Ijaw View of the Personality by Margaret Laurence
Acclaimed Canadian writer Margaret Laurence’s only work of Literary Criticism is about early Nigerian Literature in English. In Long Drums and Cannons: Nigerian Dramatists and Novelists 1952 -1966, originally published in 1968, she studies such internationally famous Nigerian writers as Wole Soyinka and Chinua Achebe. She also studies the work of two less widely known writers of Ijaw heritage, Gabriel Okara and John Pepper Clark. In her chapter on the work of John Pepper Clark she explains the Ijaw concept of the soul.
I am half Ijaw and I find it is very difficult to find information about Ijaw religious traditions beyond descriptions of deities in the pantheon. Unlike with the Yoruba, an ethnic group I am also descended from, there has not been many Ijaw writers who have written academic level studies of Ijaw religious philosophy. If you are aware of any works of this nature I would greatly appreciate information about them.
What follows in an excerpt from Long Drums and Cannons in which Laurence describes the Ijaw concepts of teme and biomgbo:
Ijaw View of the Personality
According to traditional Ijaw belief, before a person is born, a part of his soul decides his destiny. There is also a village destiny. The ancestors and the gods continue to play a parental role, and the living, as in most tribal societies, remain in the role of children. This, obviously, creates irritations for the adults in a community, but it also provides emotional security, for a man is never utterly alone. An individual’s fate is influenced not only by his conscious efforts but also by his lineage and by his teme, that part of his spirit which decided his fate before he was born and which will continue to live after his death. But-and here is the really essential difference between the deeply tribal outlook of the Ijaw and the deeply tribal outlook of the classical Greeks-according to the Ijaw, a man’s destiny can be changed. With the proper rituals, his pre-natal wishes can be altered. Unlike Oedipus, or Antigone, or Agamemnon, his destiny is not inevitable.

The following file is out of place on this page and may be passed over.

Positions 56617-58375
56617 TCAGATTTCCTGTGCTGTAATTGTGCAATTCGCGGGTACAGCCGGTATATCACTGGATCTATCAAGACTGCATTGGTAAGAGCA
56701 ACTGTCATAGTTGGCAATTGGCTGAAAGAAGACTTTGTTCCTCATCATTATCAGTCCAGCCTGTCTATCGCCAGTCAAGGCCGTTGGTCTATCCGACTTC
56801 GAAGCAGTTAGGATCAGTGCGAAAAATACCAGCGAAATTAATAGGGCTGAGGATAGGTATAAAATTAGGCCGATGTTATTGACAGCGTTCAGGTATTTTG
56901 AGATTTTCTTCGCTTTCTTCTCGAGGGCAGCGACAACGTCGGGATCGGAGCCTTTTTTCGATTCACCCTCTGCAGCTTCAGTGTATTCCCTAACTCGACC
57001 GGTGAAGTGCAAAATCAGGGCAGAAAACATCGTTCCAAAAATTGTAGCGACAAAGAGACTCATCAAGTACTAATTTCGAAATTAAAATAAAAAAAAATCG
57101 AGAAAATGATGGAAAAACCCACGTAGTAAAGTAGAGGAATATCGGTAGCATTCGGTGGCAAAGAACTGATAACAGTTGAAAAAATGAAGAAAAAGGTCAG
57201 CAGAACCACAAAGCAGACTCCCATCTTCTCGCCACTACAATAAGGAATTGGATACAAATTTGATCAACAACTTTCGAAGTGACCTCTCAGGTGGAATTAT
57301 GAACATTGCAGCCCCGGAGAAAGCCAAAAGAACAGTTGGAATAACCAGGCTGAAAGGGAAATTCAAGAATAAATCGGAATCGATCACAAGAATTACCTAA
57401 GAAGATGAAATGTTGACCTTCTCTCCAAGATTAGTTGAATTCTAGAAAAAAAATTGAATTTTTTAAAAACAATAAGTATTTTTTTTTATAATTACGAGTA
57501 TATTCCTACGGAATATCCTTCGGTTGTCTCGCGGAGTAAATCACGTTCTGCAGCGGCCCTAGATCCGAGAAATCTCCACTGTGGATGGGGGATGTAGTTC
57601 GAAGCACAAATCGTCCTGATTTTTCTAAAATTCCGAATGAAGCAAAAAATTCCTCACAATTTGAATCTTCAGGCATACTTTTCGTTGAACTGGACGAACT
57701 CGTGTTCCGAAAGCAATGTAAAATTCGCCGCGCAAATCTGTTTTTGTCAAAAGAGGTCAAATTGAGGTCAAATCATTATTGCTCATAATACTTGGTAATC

The personality, in the Ijaw view, is layered, just as it is in the Freudian view. The biomgbo or personal soul, containing the individual’s desires and feelings, corresponds to the conscious mind. The teme or steersman of the soul is comparable to the unconscious, whose aims are unknown to the conscious mind and often in diametrical opposition to it. If a man’s fate is to be changed, however, it can be done only with the proper observance of rituals, not by the individual acting alone.
I have often wondered how I would fit into Ijaw religious traditions as a person of mixed ethnic heritage born far away from my father’s ancestral village. If your destiny is also connected with the destiny of your village then what if you are born far away fromt that village and never visit it?
Long Drums and Cannons: Nigerian Dramatists and Novelists 1952-1966. Edited by Nora Foster Stovel. University of Alberta Press. 2001 Review available online
African Interests: White Liberalism and Resistance in Margaret Laurence’s “Pure Diamond Man” by John C. Eustace (essay available online)